According to the Barcelona staging system, TACE is the standard treatment for intermediate HCC. TACE has proven to be an effective method for treating patients with advanced and unresolved HCC who cannot be treated with ablation or transplantation. The results of treatment assessed by the standards of the World Health Organization (WHO), the average ORR of TACE with advanced HCC was 35% (range, 16–61%) (13). A randomized controlled trial to assess the efficacy of transatlantic lipid alcohol chemotherapy in patients with volatile HCC showed that the 72% ORR in the chemotherapy group was significantly higher than the 10% ORR in the control group. However, the evaluation of the tumor response in this study was based on imaging measurements of tumor size rather than m-RESIST (14).
In HCC, normal liver tissue is mainly supplied by the inlet vein system, while tumor tissue is mainly supplied by the hepatic artery. The more advanced the tumor stage, the higher the proportion of blood supplied by the hepatic artery. TACE causes local necrosis of the tumor and protects normal liver tissue by selectively injecting chemoembolization agents into the hepatic artery. Therefore, TACE is often effective for advanced HCC (15). However, TACE causes local hypoxia of the tumor, resulting in the secretion of more VEGFs, which can eventually lead to disease progression. As a multitarget TKI, regorafenib can reduce the expression of VEGFRs after TACE, thereby improving the tumor response and reducing the recurrence rate (16). A study by Choi et al. revealed that combining another TKI (sorafenib) with TACE had a significant effect on delaying tumor progression in patients with advanced HCC, although there was no clear evidence of a survival benefit for patients (8). The study found that TACE can enhance the cytotoxic effect of TKIs on local tumor cells, thus prolonging the disease control time. In addition, low liver function is an independent risk factor for poor TACE prognosis, and TKIs combined with TACE could protect liver function by reducing the frequency of TACE. This may be why regorafenib combined with TACE is effective in patients with advanced HCC after the failure of first-line targeted therapy.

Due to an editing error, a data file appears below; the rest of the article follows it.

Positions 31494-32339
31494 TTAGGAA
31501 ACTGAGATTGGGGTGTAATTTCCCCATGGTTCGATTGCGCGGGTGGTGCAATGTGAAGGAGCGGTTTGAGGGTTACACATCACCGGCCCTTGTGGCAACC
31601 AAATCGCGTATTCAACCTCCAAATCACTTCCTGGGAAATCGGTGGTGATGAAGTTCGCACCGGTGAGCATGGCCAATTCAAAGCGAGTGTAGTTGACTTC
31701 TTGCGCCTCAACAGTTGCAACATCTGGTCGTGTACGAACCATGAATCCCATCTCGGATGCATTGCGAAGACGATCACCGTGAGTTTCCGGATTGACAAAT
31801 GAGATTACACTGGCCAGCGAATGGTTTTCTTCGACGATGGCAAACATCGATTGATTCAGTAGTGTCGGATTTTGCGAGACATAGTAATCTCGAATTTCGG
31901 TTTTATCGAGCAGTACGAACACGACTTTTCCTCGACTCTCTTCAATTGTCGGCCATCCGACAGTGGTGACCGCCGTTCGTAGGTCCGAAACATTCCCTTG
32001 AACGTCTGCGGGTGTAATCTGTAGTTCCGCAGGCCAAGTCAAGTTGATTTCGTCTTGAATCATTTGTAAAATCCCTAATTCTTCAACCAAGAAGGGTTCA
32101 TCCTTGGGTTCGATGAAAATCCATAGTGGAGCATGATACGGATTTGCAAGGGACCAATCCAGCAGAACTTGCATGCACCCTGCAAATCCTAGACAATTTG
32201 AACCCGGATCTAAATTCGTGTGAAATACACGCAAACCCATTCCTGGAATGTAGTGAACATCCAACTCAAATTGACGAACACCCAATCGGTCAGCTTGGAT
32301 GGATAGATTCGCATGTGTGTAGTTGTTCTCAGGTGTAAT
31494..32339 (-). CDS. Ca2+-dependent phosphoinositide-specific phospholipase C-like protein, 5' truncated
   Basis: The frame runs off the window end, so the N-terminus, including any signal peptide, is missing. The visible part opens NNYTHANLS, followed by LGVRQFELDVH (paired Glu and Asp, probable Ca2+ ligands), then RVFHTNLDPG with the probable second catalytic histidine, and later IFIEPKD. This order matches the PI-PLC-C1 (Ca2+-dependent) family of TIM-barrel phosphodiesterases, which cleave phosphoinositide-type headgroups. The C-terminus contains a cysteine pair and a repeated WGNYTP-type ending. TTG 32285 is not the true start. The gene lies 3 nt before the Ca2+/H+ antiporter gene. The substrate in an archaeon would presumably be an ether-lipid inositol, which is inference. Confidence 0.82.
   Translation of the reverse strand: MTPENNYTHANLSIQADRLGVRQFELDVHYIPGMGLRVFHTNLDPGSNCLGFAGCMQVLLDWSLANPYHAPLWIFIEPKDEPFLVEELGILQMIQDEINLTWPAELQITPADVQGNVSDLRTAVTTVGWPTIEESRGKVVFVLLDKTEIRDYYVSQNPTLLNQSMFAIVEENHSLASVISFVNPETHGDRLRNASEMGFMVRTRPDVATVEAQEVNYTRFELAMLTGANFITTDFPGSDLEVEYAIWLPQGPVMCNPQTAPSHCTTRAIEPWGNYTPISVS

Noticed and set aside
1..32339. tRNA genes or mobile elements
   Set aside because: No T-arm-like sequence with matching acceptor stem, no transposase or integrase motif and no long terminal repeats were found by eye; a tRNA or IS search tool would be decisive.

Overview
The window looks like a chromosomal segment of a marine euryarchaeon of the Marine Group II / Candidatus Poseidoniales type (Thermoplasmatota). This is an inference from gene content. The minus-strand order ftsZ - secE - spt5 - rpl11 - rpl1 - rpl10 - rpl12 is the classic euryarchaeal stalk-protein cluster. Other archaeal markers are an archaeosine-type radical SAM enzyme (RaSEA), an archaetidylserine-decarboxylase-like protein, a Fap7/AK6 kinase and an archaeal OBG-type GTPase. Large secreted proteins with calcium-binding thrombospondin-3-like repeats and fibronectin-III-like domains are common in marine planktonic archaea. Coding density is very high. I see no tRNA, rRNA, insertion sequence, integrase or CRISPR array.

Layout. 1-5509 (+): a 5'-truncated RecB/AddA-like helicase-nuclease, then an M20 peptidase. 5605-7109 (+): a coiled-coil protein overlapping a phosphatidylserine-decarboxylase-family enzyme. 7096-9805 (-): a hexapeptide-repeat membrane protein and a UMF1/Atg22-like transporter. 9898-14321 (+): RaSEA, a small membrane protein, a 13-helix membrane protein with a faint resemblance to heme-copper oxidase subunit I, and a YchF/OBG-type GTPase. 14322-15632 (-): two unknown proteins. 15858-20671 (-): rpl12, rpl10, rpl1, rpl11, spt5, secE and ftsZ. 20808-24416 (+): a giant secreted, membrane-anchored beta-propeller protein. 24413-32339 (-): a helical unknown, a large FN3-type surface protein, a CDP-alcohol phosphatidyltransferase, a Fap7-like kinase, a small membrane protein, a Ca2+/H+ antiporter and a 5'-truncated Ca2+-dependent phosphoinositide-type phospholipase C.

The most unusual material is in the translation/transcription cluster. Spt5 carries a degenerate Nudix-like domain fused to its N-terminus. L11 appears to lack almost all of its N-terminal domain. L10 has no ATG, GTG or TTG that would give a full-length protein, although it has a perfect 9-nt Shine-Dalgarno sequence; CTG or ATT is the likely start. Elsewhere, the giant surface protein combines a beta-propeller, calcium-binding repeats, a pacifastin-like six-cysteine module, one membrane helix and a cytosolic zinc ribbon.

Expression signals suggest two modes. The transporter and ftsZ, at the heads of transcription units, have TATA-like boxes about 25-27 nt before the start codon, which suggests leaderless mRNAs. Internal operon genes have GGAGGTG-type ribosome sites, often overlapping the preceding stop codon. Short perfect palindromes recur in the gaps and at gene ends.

Our research suggested that patients with refractory disease after first-line targeted therapy could be expected to benefit from regorafenib combined with TACE, although further research is required to validate our trial results. In our study, there was 1 case of CR in all patients. This patient changed to second-line therapy with regorafenib and a programmed cell death 1 (PD-1) antibody rapidly after the failure of first-line targeted therapy (Figure 2). We also found that TACE combined with regofinib will prolong PFS as long as it occurs (Figure 1). Nonetheless, we recognize that this study had certain limitations. First, because our study was a retrospective study and lacked a control group or a randomized design, selection and reporting bias could not be ruled out. It should be noted that TACE is an invasive procedure and is more likely to be recommended to patients with better liver function. In this study, 64.4% of the patients had Child-Pugh class A liver function. Therefore, the effectiveness of regorafenib combined with TACE in patients with Child-Pugh class B liver function requires further verification. Second, this study was a small, single-center sample study, which decreases its statistical credibility. Therefore, the results may not be extended to other countries. Finally, the dosage of embolic and chemotherapeutic agents in TACE was determined by the attending physician, and there are no standards or subjective criteria.
This study retrospectively analyzed the efficacy and safety of regorafenib combined with TACE in the treatment of patients with advanced HCC after the failure of first line targeted therapy. The results showed that combination therapy had better therapeutic effect and safety than regorafenib monotherapy. Therefore, patients with refractory advanced HCC could benefit from the treatment of regorafenib combined with TACE.
Reporting Checklist: The authors have completed the TREND reporting checklist. Available at https://jgo.amegroups.com/article/view/10.21037/jgo-22-395/rc
Data Sharing Statement: Available at https://jgo.amegroups.com/article/view/10.21037/jgo-22-395/dss
Conflicts of Interest: All authors have completed the ICMJE uniform disclosure form (available at https://jgo.amegroups.com/article/view/10.21037/jgo-22-395/coif). The authors have no conflicts of interest to declare.